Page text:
Musical Road Trip & Opinions on Chuck Berry

Summer is upon us so that means one thing: road trip! Jim and Greg take a virtual cross-country drive playing their favorite songs about American cities, states, and regions from coast-to-coast. Plus, they review the posthumous album from rock ‘n’ roll legend Chuck Berry.

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Musical Road Trip

It's summer time, which means for many of us that road trips are on the horizon. Jim and Greg highlight some of their favorite songs about American cities, states, and regions, from Boston and New York in the east, all the way to California in the west. Of course, they also stop by the Great Plains and the south on the way.


  • Jay-Z feat. Alicia Keys, "Empire State of Mind"
  • Glen Campbell, "Wichita Lineman"
  • Frank Zappa and The Mothers of Invention, "Montana"
  • Phantom Planet, "California"


  • Warren Zevon, "Desperados Under the Eaves"
  • Isaac Hayes, "By the Time I Get to Phoenix"
  • Ike & Tina Turner, "Nutbush City Limits"
  • The Standells, "Dirty Water"

And some of our listeners weighed in with their picks:

  • Kurt from Seattle - Hole, "Malibu"
  • Miriam from Chicago - Gordon Lightfoot, "Wreck of the Edmund Fitzgerald"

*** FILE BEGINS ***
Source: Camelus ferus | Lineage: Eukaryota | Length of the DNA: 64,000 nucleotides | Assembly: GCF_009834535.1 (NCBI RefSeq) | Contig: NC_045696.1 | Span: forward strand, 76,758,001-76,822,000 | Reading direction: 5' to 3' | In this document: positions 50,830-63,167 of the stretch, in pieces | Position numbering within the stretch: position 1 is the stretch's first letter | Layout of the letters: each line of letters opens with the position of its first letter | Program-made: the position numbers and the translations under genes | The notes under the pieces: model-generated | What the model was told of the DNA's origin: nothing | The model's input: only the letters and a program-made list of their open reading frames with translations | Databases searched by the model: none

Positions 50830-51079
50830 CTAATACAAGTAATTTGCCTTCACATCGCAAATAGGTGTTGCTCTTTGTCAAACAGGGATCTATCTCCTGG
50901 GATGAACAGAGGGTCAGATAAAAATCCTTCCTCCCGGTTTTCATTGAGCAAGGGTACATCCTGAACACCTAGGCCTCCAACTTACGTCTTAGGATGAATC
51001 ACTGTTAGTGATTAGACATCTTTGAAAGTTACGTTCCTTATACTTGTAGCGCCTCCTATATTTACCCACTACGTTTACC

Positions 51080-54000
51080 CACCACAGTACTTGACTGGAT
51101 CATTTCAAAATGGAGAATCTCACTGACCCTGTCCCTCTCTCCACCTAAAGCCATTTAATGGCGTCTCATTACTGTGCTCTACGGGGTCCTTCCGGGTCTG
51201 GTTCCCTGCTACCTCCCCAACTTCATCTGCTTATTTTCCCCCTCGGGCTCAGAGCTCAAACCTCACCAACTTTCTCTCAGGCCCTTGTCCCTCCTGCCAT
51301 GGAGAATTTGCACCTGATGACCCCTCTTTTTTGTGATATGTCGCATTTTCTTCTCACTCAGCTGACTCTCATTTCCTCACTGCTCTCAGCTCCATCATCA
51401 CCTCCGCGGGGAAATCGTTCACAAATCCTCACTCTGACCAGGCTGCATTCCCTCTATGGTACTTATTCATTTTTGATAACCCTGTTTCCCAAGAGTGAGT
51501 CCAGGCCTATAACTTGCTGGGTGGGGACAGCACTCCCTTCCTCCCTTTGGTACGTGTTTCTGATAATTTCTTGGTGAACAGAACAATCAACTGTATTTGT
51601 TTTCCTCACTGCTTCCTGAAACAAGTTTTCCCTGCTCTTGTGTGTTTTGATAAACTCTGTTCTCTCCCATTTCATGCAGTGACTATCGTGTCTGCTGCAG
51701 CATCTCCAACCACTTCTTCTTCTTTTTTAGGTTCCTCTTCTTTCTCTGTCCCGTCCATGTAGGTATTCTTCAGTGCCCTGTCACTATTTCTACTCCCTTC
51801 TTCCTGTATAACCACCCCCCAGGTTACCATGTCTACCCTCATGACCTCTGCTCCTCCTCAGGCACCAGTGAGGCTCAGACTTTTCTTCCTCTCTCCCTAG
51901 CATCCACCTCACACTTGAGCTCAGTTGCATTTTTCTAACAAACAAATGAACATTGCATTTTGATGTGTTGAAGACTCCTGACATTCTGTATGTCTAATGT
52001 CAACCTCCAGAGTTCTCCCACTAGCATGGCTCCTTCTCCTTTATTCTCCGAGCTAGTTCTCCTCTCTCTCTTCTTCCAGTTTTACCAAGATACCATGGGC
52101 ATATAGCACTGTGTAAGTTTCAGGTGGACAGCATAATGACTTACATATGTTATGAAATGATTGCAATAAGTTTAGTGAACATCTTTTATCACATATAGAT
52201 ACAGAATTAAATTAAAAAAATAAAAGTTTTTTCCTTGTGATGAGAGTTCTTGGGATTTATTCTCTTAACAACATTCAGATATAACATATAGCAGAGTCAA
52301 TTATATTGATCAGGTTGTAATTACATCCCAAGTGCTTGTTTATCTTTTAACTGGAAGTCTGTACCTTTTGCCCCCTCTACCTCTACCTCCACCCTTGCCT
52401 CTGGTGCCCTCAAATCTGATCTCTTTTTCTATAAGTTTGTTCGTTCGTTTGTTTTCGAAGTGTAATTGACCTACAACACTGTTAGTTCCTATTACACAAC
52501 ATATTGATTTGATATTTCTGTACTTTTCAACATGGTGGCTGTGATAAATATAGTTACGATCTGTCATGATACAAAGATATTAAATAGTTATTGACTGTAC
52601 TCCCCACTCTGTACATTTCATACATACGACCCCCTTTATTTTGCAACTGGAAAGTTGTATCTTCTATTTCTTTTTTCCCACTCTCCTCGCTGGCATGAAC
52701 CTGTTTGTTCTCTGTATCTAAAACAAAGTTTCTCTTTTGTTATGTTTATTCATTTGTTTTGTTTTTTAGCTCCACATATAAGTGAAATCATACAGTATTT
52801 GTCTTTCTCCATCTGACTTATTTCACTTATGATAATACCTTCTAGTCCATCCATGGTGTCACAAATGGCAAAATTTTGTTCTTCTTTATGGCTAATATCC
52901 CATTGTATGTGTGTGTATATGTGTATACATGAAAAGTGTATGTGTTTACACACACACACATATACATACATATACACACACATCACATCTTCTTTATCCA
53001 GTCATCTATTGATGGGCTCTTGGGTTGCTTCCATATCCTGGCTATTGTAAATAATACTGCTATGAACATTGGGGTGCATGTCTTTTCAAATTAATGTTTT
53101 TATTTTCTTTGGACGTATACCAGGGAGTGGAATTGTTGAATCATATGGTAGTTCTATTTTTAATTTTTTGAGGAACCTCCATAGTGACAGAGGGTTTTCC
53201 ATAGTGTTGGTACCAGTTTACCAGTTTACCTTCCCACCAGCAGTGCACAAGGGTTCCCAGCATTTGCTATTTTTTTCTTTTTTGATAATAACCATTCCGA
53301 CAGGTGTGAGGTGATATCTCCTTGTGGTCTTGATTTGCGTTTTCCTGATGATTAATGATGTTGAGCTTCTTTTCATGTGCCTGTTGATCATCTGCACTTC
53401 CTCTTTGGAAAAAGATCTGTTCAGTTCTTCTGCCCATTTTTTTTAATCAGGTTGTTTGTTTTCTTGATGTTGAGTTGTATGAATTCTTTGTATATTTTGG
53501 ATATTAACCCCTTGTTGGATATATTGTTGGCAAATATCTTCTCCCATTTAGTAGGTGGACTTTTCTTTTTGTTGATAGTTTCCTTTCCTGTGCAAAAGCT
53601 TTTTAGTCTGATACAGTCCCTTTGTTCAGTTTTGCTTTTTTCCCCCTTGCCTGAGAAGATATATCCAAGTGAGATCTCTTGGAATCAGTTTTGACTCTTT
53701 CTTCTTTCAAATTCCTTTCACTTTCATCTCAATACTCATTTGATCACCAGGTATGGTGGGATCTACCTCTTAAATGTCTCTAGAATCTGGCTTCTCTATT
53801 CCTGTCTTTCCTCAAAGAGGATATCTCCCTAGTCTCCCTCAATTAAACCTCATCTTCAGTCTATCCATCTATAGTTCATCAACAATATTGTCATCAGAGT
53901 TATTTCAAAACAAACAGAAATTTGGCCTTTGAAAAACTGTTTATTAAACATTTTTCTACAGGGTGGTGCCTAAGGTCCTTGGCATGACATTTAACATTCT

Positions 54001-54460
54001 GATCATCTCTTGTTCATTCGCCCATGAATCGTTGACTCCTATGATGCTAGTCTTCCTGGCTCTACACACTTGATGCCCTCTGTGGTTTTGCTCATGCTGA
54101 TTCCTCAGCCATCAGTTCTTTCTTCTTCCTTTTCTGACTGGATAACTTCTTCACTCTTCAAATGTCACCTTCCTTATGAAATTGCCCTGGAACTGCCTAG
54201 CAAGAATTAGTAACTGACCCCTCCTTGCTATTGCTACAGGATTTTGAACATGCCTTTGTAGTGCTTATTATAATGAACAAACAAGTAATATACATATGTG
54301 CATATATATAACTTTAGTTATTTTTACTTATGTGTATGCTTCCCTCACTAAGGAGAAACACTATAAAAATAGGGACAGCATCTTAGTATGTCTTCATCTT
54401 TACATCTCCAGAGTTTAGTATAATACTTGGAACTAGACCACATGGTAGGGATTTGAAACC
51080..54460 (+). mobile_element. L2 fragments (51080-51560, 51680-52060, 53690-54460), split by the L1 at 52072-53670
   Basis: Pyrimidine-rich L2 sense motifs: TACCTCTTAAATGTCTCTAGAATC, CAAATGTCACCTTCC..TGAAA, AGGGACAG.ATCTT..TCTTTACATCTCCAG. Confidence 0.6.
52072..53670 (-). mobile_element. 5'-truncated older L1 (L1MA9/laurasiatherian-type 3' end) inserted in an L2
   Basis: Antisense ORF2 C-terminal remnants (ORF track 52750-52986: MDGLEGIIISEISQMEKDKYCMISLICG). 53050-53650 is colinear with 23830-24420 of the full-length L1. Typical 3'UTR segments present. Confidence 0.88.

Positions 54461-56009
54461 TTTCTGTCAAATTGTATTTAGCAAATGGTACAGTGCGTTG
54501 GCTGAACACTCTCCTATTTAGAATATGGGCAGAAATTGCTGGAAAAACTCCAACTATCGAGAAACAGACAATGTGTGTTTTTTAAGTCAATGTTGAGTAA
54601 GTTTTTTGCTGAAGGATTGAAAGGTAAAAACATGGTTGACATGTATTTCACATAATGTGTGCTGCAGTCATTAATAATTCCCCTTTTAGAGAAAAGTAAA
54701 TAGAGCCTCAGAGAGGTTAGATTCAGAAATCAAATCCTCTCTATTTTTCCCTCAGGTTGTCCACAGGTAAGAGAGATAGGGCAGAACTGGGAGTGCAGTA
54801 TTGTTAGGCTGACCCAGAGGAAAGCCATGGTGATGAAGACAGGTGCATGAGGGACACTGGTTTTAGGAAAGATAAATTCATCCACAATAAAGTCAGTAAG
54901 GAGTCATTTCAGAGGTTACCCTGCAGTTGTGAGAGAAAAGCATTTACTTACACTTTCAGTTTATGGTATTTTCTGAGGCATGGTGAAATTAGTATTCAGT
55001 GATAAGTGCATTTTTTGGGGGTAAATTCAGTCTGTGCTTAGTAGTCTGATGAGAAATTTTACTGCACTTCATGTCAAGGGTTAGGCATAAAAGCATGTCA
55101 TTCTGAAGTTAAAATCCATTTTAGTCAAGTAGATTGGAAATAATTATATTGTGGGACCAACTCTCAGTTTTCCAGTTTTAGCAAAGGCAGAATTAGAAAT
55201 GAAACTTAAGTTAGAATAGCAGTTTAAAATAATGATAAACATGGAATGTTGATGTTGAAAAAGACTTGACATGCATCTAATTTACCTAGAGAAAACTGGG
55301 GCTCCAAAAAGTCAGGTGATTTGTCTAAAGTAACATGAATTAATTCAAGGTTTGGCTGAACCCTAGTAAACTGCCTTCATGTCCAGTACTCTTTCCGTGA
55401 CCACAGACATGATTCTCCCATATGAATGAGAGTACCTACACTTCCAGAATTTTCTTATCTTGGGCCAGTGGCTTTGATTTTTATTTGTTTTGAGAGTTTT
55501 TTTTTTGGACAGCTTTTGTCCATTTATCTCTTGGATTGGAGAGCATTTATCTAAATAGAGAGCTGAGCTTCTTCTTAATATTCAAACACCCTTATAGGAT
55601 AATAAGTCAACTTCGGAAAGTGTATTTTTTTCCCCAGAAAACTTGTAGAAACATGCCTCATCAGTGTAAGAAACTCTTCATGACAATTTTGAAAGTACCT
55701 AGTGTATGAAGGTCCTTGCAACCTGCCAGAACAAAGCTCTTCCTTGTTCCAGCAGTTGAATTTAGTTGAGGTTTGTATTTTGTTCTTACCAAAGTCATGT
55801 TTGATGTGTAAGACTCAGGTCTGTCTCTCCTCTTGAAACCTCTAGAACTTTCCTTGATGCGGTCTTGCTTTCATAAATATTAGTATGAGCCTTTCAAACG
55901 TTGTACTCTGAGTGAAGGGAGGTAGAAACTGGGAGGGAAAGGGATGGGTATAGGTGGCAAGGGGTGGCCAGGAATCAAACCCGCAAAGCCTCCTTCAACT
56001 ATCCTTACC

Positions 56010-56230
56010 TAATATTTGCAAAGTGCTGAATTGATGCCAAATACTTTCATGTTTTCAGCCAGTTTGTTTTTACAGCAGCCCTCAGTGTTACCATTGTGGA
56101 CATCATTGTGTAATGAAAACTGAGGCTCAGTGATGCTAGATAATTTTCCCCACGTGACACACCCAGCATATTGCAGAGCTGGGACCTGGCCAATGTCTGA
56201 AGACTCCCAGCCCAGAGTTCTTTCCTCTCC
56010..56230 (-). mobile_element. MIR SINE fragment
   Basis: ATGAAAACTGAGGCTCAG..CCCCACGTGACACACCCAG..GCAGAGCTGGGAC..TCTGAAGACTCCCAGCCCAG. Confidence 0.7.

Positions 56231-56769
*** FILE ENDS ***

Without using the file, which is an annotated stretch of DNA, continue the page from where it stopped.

• Matt from Richmond, VA - Avail, "South Bound 95"
  • Joe from New York - John Denver, "Aspenglow"

Chuck Chuck Berry


When Chuck Berry, one of the architects of rock ‘n’ roll, died in March, he had completed work on what would be his final album. Chuck, his first record since 1979, has finally been released. Jim warns that critics need to evaluate posthumous albums on their own terms when they come from beloved artists. In the case of Chuck, Jim says, the record features some of the worst songs in Berry's history – from the Caribbean pastiche of "Jamaica Moon" to the talking blues of "Dutchman" and "Eyes of Man." Berry's lyrics, voice, and guitar playing are not what they were in his prime. Greg is charmed that Berry is including family members and talking about his family for the first time on record. He's also intrigued by the insight into Berry's odd personality that comes though. But he agrees that it's not much of a musical accomplishment. Chuck, sadly, gets a double-Trash It.


Jim gets a little edgy when summer begins and things get hot. So this week, he nominates one of the nastiest songs in the history of rock to the Desert Island Jukebox: "Orphans" by Teenage Jesus and the Jerks. Fronted by the great Lydia Lunch, the band was part of the "no wave" movement that tossed out the chords and melodicism of earlier punk rockers in favor of pure noise. Teenage Jesus was one of the bands featured in the definitive no wave compilation, 1978's No New York, produced by Brian Eno. "Orphans" features only three lines of lyrics, furious guitar playing, and pounding drums. For Jim, it's the antithesis of a summer song.

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